Insurance companies work hard to protect their own interests, but sometimes they can go too far and cross the line into bad faith acts. This is when an insurance company behaves in a way that result in unfair denials of insurance coverage (e.g. ignores relevant evidence). You can sue an insurance company to recover compensation for damages related to their bad behavior. When filing your lawsuit, don't forget to include these items.
Mental or Emotional Distress
Being involved in an auto accident is stressful enough but having the insurance company drag its feet on paying out on the claim can compound the emotional or mental distress you're already feeling. If the denial results in a situation where you're experiencing emotional or mental problems as a result, you can ask to be compensated for the cost of dealing with that fallout.
For instance, the insurance adjuster's gross negligence caused you to fall into a deep depression. You could recover money for medical bills you incurred to treat your condition.
To win these damages, you must have documented proof you suffered psychological or emotional problems and that those issues can be tied back to the bad faith claim. In addition to discussing your problems with your doctor and securing the relevant medical documentation, it's a good idea to also keep a journal detailing how you're feeling. This can be immeasurably helpful in backing up your claims in court.
It's a given that you should sue for the money your insurance company should've have paid out to you or on your behalf, and some states will even add a multiplier to those damages as a penalty to the insurance company for acting in bad faith (e.g. you'll be awarded 2 times the amount). However, you are also allowed to pursue any consequential damages you incurred as a result of the insurance provider's actions.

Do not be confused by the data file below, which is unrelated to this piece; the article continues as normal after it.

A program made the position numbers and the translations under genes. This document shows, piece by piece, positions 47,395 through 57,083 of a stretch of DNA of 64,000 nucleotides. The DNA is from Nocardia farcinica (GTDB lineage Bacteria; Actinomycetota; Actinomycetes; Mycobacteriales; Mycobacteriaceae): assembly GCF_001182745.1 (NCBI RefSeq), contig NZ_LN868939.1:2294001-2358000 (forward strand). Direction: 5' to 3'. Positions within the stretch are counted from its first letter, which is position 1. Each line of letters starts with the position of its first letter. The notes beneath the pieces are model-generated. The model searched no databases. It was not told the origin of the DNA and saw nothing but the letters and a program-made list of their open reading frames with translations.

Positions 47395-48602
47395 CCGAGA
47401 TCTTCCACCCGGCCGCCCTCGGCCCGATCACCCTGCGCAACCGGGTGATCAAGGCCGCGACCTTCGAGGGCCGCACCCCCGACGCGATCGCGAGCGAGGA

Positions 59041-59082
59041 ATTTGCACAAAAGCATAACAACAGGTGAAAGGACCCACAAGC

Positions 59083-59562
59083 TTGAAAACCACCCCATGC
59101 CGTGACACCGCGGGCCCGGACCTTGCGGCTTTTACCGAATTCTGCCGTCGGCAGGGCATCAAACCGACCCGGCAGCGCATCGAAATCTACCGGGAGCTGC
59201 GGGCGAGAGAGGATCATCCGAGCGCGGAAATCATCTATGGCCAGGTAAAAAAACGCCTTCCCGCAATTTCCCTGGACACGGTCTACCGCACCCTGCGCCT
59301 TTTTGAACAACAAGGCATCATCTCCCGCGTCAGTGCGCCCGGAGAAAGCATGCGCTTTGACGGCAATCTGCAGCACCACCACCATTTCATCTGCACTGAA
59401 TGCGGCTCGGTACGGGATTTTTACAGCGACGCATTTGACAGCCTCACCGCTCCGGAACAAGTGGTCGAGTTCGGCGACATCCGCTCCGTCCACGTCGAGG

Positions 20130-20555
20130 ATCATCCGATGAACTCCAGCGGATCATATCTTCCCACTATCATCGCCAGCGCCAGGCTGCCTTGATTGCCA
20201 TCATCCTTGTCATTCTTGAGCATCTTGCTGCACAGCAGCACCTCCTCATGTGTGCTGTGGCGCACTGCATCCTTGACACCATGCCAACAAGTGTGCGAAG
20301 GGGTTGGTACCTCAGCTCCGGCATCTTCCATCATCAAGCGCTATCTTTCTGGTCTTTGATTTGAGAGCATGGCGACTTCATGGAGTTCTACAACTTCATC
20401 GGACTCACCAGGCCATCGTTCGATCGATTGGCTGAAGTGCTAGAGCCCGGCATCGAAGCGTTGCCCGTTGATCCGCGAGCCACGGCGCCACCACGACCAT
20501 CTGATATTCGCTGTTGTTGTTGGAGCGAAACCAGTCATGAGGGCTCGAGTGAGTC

If you were the at-fault driver and the other party sued you because your insurance company didn't pay the claim as agreed, you can sue for the costs involved in defending the lawsuit as well as for any money the plaintiff won in the case.
There are a wide variety of damages that can fall under this umbrella, including the cost of renting a vehicle, replacing personal items lost or damaged in the collision, and even missed opportunities. You'll need to furnish proof of these losses (i.e. receipts or statements from witnesses) so the court can verify your claim and know how much to award.
For more information about bad faith claims or help with your auto accident case, contact a personal injury lawyer.